Dirk Hamilton Live at the Palms

By David Watts Barton, No Depression, March 1, 2001

The hard rain that fell on the rusting roof of the old Palms Playhouse set an appropriate tone for the often dark, tough songs of veteran singer-songwriter Dirk Hamilton, who has been making records full of detailed, rustic songs since 1976. His performance gave extra poignancy to two lines sung early on: “When a man falls in the city/You know it doesn’t make a sound.” Indeed, Hamilton’s time in the spotlight has come and gone.

But his 23-song set on acoustic guitar with occasional harmonica embellishments, plus accompaniment from acoustic bassist David Hayes of Van Morrison’s band, demonstrated that being widely heard isn’t a patch on being deeply felt, or profoundly appreciated.

Cheered on by 50 or so die-hard fans (including his mother), who seemed to know the details of every song of this native son, Hamilton gave a performance full of heart and soul. He and Hayes drove through stripped-down versions of his songs from his major-label heyday in the ’70s, but focused on songs from the string of independently released albums he recorded since moving to Austin a decade ago.

Hamilton’s songs benefited from the minimal settings. Shorn of the albums’ embellishments, which have too often made him sound like an imitation of Springsteen, Dylan and Morrison, a few numbers came across as the work of one of those greats’ peers. This was particularly true on recent ballads such as “New Earth Suit”, a song for his son, and “Heroes (Maybe)”, its distinctive lyricism revealing Hamilton’s voice as a writer as well as a singer. Tough yet gentle, he comes across as a man whose pleasures have been as hard-won as they are modest.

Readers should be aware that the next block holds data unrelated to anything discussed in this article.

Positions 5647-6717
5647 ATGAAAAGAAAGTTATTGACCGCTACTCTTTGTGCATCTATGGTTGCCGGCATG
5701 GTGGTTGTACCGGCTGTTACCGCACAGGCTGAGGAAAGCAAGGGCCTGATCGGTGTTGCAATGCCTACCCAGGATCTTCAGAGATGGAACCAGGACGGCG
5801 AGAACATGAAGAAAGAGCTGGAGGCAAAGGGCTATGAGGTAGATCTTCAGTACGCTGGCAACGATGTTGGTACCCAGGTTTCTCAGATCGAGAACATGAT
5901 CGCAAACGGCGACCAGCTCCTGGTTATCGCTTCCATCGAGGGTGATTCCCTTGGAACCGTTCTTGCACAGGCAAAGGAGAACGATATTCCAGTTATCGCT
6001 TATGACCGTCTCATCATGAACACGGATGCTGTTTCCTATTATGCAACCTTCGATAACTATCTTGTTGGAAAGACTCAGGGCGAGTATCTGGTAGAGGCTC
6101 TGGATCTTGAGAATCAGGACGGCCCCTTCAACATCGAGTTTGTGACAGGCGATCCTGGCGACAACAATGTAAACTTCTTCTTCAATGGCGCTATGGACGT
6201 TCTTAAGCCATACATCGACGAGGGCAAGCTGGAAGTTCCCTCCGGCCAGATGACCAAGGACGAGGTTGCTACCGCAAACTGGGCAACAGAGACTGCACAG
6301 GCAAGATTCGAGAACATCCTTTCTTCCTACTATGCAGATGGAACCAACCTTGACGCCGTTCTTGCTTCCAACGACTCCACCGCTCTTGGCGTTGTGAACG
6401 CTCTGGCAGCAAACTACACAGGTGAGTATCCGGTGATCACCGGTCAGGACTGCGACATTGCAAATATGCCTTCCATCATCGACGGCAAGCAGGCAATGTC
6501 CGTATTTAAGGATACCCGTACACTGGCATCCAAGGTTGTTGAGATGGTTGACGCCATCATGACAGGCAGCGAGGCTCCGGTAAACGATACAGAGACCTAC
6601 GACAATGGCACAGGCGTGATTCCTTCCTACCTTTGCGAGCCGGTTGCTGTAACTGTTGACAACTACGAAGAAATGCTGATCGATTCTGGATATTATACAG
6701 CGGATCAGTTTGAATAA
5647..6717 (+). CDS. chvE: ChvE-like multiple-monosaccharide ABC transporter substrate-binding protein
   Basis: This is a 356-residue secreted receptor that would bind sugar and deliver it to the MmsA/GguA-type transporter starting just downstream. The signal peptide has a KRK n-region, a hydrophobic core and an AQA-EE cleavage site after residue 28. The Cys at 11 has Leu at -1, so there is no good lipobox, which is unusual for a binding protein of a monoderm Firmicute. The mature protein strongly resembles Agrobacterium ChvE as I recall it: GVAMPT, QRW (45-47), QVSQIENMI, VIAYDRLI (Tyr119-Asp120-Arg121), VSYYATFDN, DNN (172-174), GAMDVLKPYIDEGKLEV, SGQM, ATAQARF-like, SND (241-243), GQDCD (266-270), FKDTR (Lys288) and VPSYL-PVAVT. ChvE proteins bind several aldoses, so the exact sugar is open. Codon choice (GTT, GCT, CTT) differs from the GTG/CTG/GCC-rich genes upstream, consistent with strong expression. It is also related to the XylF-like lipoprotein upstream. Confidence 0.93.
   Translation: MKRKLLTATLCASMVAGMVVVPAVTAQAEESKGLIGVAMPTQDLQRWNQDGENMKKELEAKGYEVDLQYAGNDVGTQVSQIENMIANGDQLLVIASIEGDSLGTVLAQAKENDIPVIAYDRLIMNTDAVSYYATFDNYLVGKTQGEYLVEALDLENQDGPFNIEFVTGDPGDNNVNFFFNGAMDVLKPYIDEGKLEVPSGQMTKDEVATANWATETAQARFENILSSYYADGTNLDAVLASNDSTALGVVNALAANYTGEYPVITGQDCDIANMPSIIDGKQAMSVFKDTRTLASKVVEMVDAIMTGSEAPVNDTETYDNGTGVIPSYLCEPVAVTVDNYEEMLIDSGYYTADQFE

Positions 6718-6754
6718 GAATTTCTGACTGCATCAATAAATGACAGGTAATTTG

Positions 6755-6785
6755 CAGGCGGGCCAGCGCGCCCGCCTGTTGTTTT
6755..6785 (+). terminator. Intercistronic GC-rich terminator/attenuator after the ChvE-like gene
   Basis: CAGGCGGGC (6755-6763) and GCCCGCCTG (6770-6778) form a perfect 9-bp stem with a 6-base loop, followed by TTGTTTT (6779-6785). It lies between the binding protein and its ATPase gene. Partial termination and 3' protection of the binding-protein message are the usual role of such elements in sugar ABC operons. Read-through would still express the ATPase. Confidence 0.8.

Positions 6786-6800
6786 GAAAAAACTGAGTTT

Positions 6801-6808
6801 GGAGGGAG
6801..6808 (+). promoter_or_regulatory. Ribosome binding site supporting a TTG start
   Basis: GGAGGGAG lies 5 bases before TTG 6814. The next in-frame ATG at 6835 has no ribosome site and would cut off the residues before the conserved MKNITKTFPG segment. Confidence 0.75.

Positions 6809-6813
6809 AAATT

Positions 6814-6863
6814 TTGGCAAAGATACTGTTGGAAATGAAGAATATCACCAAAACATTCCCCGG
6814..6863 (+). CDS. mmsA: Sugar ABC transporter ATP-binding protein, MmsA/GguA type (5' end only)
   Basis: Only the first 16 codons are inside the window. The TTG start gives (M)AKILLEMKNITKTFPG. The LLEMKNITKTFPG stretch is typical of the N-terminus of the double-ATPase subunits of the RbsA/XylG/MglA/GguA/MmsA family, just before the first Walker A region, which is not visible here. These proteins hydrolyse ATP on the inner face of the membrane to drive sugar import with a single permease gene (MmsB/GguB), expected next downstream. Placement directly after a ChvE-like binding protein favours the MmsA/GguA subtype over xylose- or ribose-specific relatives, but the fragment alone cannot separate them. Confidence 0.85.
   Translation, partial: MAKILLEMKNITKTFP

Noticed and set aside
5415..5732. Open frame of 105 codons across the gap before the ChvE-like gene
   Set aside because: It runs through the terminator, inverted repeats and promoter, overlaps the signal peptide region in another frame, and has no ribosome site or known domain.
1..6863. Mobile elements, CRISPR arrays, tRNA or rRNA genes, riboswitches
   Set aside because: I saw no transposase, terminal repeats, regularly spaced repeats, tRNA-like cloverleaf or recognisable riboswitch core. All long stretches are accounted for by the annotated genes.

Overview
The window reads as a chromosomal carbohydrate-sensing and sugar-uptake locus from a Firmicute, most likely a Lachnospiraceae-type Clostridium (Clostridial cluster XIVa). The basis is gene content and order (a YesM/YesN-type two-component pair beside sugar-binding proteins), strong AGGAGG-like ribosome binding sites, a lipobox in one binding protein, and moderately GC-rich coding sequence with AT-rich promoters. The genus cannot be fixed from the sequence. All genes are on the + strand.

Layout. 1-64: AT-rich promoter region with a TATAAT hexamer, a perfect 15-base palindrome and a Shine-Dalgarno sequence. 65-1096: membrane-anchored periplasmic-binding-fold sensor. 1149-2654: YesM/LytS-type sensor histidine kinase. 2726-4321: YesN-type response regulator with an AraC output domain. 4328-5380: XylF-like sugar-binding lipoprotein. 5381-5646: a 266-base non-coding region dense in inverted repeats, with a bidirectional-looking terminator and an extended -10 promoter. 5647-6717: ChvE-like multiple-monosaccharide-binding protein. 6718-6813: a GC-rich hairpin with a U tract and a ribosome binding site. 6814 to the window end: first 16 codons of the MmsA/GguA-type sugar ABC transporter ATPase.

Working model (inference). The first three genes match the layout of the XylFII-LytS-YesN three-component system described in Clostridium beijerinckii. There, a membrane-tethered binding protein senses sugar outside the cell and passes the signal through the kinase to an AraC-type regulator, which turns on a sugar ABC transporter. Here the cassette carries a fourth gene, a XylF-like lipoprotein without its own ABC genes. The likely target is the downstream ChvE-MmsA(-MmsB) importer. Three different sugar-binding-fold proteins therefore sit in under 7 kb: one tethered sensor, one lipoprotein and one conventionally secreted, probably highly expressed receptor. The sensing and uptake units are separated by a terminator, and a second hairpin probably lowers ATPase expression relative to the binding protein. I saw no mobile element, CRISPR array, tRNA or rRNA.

At other times, he was sheer exuberance personified, joking with Hayes and the crowd, charging through songs such as “Jesus, The Devil And You” and the punning “My Dead Body”, in which he describes finding a corpse floating in a canal near his house. Through it all, he radiated a cheer that warmed the chilly barn and finally sent the small but emotionally fortified crowd into the chilly night.

http://nodepression.com/live-review/dirk-hamilton-palms-playhouse-davis-ca

Comments Off on Dirk Hamilton Live at the Palms

Reply...

Comments Off on Dirk Hamilton Live at the Palms

READ POST

Jul 8, 2020

I wrote a song a long time ago, never really performed, a samba called “Choosing Lonely.” It was about feeling lonely, specifically lonely for love, but in my typically analytical mind-set, I framed it as a choice: It’s all in how you see it: Choosing/To be lonely/When you’re only alone/That’s a foolish game… That came […]

READ POST

Jul 6, 2020

Who hasn’t seen it and wanted it? For whom is such a vision not inspiring?  What is it about a house on a hill?  My whole life I’ve heard stories about men meeting particular women and telling a friend, “I just met the woman I’m going to marry.” Sometimes in life there is that certainty. […]

READ POST

Jul 3, 2020

There are many ways in which I am a typical American, and there are ways in which I am a hyper-American: My love of personal freedom is an example. Now, everyone loves their freedom in the abstract, or in concrete ways like freedom of speech, freedom of association, freedom to own assault rifles… But besides […]

recent blog posts

read more about david

Thank you for checking out my blog - it’s just the tip of the iceberg.  I am working on projects regarding music history, Japanese culture and my songwriting.

- A week-by-week music history website, music1967.com
- An upcoming book on Japanese culture, Japan from Anime to Zen
- A YouTube channel, featuring random songs and thoughts for the pandemic
- Original music on Spotify, with links to Patreon and Amazon 

David Watts Barton

Submit Form

Wherever I am in the world, I am reachable by email. Please just fill the form below and I’ll get back to you pronto! 

davidwattsbarton@gmail.com

Thank you for getting in touch.
We will reply to you within 24 hours.

Contact DAVID